Boy school truant, Army scout, spy, artist and a writer and finally a national hero. That's a quick sketch of Lord Baden-Powell or Gilwell, England, founder of the Boy Scout movement.

His is a fascinating story.

Not much of a scholar at Charterhouse School, he often escaped to an off-limits wooded area called The Copse, taught himself to track and snare rabbits, cooked over an open fire, and learned other outdoors skills which would prove valuable in his adult life.

He took an examination for a British Army commission upon graduation, finished second out of 700 candidates and, at age 19, left to join his regiment in India.

As a young fun-loving officer, he distinguished himself at polo and "pig-sticking," wild boar hunting on horseback, while professionally, he became proficient at scouting and exploring in the wild northwest of the country. There followed a tour of duty in South Africa where he was assigned to survey the mountain passes in the frontier region of that country, a journey of 600 miles on horseback.

Brought back to England and trained as a spy, he spent two years on secret missions in Germany and Russia. Eventually, he was stationed on the island of Malta, in charge of all British intelligence in the Mediterranean.

He learned to disguise himself as an artist, or sometimes as a butterfly hunter, on missions into Austria, Italy, Turkey, and other countries of southern Europe.

Service in Africa followed during the Boer War. After a 217 day hold-out and eventual victory against the Boer forces in the siege of Mafeking, Baden-Powell returned to England a national hero.

He had written a small book for army use entitled "Aids to Scouting" and learned, to his surprise, it was a hit among youngsters in England. After meeting Sir William Smith, founder of the Boys' Brigade, he rewrote the book especially for boys.

That book, "Scouting for Boys," was published in 1908 and became an instant best seller. Boy Scout patrols began to spring up all over the country. It became evident to Baden-Powell that he had created something important, and he decided to retire as an Army officer to devote his time to the infant Scouting movement.

And, as they say, the rest is history. By 1920, Baden-Powell had captured the world's attention, calling Scouts from every nation to the World Jamboree in London. It was during that Jamboree that Baden-Powell was acclaimed "Chief Scout of the World." The significance of his work was recognized by Queen Victoria in 1929 when he was made a baron and became Lord Baden-Powell of Gilwell.

At the age of 80, he retired to Africa with his wife, Lady Baden-Powell. He died in Nairobi, Kenya, January 8, 1941 at the age of 83.

Lord Robert Baden-Powell, world founder of scouting and author of Scouting for Boys, is widely believed to have been a repressed homosexual. (Yes, I know he was married, but it wasn't until he was 55, and he remained celibate until then.) Powell reportedly had a minor obsession with watching his scouts swim in the nude, and, like many of contemporaries, was obsessed with the idea of self-abuse, or masturbation. Lest anyone get the wrong idea, I'll add the caveat that I don't think this diminishes in any way what Baden-Powell accomplished, or even suggests that his motives were impure; however, it's pretty interesting in light of the Scouts' recent ban of homosexual scoutmasters in the US.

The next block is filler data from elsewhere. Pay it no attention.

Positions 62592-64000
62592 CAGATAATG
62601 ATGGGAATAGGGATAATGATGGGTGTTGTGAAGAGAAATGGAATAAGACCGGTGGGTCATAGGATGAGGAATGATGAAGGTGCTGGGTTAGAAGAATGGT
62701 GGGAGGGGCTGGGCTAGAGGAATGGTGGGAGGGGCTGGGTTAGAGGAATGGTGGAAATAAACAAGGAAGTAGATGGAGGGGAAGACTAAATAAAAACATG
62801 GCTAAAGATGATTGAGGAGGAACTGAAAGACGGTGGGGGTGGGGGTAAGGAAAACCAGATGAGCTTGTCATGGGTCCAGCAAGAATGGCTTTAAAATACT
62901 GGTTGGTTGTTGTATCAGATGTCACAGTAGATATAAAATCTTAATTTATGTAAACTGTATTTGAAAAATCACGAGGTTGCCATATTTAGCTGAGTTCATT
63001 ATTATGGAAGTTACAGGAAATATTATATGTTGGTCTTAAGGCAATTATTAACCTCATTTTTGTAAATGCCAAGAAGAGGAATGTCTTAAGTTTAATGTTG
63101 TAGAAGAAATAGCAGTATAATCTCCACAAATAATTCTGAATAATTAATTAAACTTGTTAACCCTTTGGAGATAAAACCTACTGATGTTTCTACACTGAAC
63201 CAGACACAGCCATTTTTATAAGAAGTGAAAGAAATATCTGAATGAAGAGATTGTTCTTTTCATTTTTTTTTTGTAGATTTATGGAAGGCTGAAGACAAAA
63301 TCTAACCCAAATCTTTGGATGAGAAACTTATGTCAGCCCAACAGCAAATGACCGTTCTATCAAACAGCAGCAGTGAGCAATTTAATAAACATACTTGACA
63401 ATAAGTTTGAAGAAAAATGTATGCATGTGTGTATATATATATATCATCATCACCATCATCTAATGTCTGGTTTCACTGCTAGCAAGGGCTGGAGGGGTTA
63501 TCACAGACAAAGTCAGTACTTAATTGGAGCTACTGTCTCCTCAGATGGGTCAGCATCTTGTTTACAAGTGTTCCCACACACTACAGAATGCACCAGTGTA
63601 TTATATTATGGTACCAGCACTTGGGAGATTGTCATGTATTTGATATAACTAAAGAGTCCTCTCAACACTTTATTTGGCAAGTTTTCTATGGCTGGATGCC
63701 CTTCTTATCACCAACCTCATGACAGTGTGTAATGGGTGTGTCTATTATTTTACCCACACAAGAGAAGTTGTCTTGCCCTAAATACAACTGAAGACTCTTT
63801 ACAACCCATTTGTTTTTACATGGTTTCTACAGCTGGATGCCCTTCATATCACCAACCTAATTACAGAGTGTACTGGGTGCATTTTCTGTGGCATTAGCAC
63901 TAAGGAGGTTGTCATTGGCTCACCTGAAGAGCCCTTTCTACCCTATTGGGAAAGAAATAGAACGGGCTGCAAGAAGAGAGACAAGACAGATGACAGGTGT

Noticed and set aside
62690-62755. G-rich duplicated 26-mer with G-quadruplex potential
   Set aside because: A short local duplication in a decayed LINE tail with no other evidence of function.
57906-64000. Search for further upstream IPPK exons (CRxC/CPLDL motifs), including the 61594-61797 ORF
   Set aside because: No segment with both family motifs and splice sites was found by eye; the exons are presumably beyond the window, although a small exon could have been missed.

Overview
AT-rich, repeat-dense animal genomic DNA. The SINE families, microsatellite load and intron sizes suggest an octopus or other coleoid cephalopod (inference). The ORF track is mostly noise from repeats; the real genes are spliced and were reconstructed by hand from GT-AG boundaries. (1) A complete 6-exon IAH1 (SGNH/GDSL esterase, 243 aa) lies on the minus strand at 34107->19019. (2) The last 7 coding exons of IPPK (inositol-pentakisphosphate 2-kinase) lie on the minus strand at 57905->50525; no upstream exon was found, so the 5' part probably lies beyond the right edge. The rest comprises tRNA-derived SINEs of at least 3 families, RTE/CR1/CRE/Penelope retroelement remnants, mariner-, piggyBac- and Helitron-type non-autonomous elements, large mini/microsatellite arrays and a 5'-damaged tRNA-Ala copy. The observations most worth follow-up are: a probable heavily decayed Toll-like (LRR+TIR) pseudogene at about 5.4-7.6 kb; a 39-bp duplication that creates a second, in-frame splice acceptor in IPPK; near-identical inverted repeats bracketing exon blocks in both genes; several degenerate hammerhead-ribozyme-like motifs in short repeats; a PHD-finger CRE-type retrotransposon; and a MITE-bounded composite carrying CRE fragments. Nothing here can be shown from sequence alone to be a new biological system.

The most useful references for someone looking for further information are this 1999 slate article:

or this page

... both contain quite a bit of documentary evidence.

Lord Baden-Powell always carried the following note around with him, in an envelope marked "In the event of my death"..

Dear Scouts - if you have ever seen the play "Peter Pan" you will remember how the pirate chief was always making his dying speech because he was afraid that possibly when the time came for him to die he might not have time to get it off his chest. It is much the same with me, and so, although I am not at this moment dying, I shall be doing so one of these days and I want to send you a parting word of good-bye.

Remember, it is the last time you will ever hear from me, so think it over.

I have had a most happy life and I want each one of you to have as happy a life too.

I believe that God put us in this jolly world to be happy and enjoy life. Happiness doesn't come from being rich, nor merely from being successful in your career, nor by self-indulgence. One step towards happiness is to make yourself healthy and strong while you are a boy, so that you can be useful and so you can enjoy life when you are a man.

Nature study will show you how full of beautiful and wonderful things God has made the world for you to enjoy. Be contented with what you have got and make the best of it.Look on the bright side of things instead of the gloomy one.

But the real way to get happiness is by giving out happiness to other people. Try and leave this world a little better than you found it and when your turn comes to die, you can die happy in feeling that at any rate you have not wasted your time but have done your best. "Be Prepared" in this way, to live happy and to die happy- stick to your Scout Promise always when you have ceased to be a boy - and God help you to do it.

Your friend,

Robert Baden-Powell

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